ON THE AGENDA: G8 shenanigans and life in a Colombian rebel stronghold

Monday, 17 June 2013 16:40 GMT

Britain's Prime Minister David Cameron (L) welcomes Russia's President Vladimir Putin to the Lough Erne golf resort where the G8 summit is taking place in Enniskillen, Northern Ireland June 17, 2013. REUTERS/Yves Herman

Image Caption and Rights Information

* Any views expressed in this article are those of the author and not of Thomson Reuters Foundation.

From transparency and tax avoidance to an insight into Latin America's longest-running conflict, take a look at what Thomson Reuters Foundation correspondents are working on this week

A sneak peek at what’s on our radar this week…

As world leaders meet in Northern Ireland for the Group of Eight summit on Monday and Tuesday, we’ll be keeping a close eye on big differences between the positions of Russia and the West on Syria, with Moscow insisting it won’t allow no-fly zones to be imposed.

But a lot of the noise coming from County Fermanagh is likely to be about corporate transparency and tax avoidance. Last week, we shone a light on how the murky world of offshore finance allows corrupt politicians to launder ill-gotten gains plundered from poor countries – so this is an issue that goes far beyond tax revenues. Indeed, corruption costs developing nations as much as £40 billion a year. Watch this space for more G8 analysis, including reactions from global experts in the form of a Google “hangout” later in the week.

In the meantime, we have a special report by Anastasia Moloney after a rare trip into a rebel stronghold in Colombia that reveals the fault lines underlying efforts to end Latin America’s longest-running conflict.

Anastasia ventured into a rebel fiefdom and drugs corridor where the only rule of law is the rule of the gun. Her behind-the-lines reportage gives gripping insight into what is at stake as President Juan Manuel Santos tries to prove he can secure control of Colombia’s neglected hinterlands, return thousands of displaced people to their land and win the hearts and minds of farming and indigenous communities. Don’t miss it.

Anastasia also has an interview with the head of the leading Colombian demining organisation on the challenges of cleaning up a country with one of the world’s highest landmine casualty rates. And, turning her attention to Haiti, she’ll be examining how drought, a poor harvest and a series of natural calamities have plunged 1.5 million Haitians into a hunger crisis.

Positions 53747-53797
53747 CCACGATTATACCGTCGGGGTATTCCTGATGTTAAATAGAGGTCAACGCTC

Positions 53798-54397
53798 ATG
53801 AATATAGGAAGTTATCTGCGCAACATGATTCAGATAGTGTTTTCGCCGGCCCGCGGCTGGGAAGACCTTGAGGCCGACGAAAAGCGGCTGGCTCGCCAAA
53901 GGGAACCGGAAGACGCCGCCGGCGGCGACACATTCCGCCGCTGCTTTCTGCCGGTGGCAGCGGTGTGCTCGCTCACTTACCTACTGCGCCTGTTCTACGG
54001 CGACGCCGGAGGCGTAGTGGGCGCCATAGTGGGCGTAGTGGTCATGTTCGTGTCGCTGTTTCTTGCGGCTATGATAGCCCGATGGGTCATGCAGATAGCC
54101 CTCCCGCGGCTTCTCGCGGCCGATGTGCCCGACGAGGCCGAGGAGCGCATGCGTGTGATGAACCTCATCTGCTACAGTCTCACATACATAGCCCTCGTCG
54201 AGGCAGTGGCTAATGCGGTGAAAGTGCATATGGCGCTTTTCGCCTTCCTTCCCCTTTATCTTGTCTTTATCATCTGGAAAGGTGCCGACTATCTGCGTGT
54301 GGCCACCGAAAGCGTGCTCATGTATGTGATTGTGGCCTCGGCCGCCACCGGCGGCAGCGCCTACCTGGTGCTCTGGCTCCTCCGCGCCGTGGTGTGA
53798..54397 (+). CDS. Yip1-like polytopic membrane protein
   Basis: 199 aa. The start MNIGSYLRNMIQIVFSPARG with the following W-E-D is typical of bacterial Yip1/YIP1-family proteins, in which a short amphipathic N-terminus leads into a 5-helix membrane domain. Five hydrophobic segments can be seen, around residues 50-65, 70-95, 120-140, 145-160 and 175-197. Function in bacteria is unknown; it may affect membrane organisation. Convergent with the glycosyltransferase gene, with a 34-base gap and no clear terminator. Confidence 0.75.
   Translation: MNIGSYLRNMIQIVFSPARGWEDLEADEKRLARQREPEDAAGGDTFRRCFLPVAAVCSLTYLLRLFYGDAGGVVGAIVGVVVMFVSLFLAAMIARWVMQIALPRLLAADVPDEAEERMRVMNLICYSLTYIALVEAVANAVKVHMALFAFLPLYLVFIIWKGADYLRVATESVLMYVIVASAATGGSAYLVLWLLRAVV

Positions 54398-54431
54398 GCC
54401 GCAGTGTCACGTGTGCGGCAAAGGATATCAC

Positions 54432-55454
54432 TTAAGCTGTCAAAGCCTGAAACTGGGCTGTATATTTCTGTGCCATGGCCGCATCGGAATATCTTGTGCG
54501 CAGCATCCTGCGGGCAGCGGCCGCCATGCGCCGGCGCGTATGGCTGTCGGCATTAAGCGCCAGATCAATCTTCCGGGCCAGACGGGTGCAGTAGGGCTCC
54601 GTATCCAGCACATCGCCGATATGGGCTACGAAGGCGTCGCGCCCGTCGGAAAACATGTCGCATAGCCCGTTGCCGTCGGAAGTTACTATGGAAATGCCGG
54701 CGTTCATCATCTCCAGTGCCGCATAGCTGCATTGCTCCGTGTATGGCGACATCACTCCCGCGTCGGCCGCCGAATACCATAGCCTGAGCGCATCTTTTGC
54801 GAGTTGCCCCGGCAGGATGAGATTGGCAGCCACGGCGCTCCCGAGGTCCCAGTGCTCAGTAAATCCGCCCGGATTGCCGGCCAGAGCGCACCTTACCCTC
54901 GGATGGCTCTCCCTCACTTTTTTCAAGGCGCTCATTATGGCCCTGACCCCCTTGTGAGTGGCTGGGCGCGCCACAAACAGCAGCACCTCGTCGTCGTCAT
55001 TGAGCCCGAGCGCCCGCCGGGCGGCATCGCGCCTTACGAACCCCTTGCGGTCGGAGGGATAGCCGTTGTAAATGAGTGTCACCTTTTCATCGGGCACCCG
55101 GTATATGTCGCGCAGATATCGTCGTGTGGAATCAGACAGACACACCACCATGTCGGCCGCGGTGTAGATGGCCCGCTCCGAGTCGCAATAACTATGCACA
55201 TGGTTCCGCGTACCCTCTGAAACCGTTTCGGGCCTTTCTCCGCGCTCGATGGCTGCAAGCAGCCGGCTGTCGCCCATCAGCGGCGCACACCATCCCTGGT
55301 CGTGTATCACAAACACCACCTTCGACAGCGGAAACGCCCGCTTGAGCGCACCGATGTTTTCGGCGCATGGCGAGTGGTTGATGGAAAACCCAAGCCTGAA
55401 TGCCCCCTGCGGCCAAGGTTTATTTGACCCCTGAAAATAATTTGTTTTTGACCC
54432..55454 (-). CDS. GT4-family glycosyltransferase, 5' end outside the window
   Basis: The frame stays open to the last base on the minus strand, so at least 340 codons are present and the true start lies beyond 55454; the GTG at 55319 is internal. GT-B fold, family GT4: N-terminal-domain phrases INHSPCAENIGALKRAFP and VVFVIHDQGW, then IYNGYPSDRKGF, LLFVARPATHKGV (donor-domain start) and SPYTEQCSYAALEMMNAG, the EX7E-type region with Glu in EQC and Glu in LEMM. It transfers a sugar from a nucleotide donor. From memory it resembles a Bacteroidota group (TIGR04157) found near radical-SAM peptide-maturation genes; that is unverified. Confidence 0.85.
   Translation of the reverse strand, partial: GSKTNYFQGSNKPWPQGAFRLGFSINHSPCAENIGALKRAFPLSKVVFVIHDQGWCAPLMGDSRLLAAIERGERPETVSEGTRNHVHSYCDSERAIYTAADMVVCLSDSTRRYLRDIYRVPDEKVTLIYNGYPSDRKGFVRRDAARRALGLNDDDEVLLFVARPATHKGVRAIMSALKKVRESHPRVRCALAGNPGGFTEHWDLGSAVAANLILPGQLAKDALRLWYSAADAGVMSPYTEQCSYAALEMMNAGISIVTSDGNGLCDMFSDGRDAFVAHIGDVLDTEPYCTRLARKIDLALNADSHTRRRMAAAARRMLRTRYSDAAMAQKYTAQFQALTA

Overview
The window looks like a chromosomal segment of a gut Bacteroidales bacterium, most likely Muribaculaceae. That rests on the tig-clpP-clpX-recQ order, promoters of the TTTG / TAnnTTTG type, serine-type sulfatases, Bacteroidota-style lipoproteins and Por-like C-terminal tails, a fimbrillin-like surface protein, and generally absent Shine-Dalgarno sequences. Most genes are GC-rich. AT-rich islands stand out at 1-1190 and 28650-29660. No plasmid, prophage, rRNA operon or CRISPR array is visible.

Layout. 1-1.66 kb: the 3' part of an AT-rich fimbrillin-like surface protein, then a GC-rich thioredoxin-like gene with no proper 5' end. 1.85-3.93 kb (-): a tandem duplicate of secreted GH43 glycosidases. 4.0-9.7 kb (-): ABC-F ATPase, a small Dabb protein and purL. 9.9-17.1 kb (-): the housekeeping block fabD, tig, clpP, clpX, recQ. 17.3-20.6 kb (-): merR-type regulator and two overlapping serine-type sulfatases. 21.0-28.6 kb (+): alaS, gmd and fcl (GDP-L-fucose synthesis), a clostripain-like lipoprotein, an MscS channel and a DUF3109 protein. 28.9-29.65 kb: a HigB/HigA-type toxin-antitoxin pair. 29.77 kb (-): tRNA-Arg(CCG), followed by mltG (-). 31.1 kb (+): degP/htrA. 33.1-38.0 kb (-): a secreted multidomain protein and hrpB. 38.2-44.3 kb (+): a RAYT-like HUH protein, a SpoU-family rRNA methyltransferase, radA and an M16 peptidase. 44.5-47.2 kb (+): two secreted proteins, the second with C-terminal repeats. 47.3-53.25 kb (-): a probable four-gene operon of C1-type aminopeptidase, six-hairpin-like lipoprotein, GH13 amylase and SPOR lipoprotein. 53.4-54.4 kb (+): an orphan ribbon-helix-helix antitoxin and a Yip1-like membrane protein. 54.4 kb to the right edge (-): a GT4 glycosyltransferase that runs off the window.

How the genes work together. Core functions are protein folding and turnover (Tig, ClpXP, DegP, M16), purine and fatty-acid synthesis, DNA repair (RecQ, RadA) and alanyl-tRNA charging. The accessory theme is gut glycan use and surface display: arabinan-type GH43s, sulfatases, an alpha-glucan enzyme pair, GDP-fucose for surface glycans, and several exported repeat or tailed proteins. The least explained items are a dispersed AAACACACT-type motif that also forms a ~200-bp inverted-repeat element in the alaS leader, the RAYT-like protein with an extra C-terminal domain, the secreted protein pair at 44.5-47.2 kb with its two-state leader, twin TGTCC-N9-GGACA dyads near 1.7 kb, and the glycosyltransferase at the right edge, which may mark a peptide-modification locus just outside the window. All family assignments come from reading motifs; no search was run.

Thursday is World Refugee Day and we’ll have info-graphics on the latest statistics from the U.N. refugee agency, UNHCR. Expect depressing numbers given ongoing conflicts in Syria, Afghanistan, Somalia, Iraq, Sudan and other warzones.

Our climate change reporters are hard at work this week. Megan Rowling has been working with data journalist Alex Plough to calculate the hidden cost of U.S. biofuel policy in the form of increased greenhouse gas emissions involved in shipping more and more ethanol from Brazil – which kind of defeats the point.

World Bank President Jim Yong Kim comes to Thomson Reuters headquarters in London later in the week for a “Newsmaker” event. We’re expecting him to call for the scrapping of fossil fuel subsidies around the world and for a price on carbon dioxide to try to curb climate change. Laurie Goering will have the story. Laurie will also be recording a video “talking point” on education about climate change in schools in Britain and elsewhere.

Meanwhile, Megan Rowling has the fascinating story of a new protocol for carbon finance that aims to benefit women. And our far-flung correspondents will be reporting from the front lines of climate change in the Himachal Pradesh mounts of India as well as Kenya, where a clever solar energy initiative is scaling up power for the poor.

On the anti-corruption front, Luke Balleny has an interview with a Finnish journalist who exposed the former Slovenian prime minister for taking bribes from a Finnish defence company.

Stella Dawson will be writing about the “Finance Curse”, an idea posited by author Nick Shaxson that countries that rely excessively on financial centres – such as Britain – suffer similar symptoms to the “Resource Curse” seen in countries with rich natural wealth. Intriguing.

Kizito Shigela will be asking if Tanzania can learn the lessons of other resource-rich countries as it seeks to cash in on an offshore oil and gas bonanza. Violence has already erupted in communities as the government, already grappling with corruption problems, starts to bring the energy to land.

Sticking with Tanzania, Katy Migiro will write about alarming evidence of torture, rape, assault, arbitrary arrest and extortion of Tanzanians who are most at risk of HIV/AIDS.

Stay tuned for all this and much more.


Our Standards: The Thomson Reuters Trust Principles.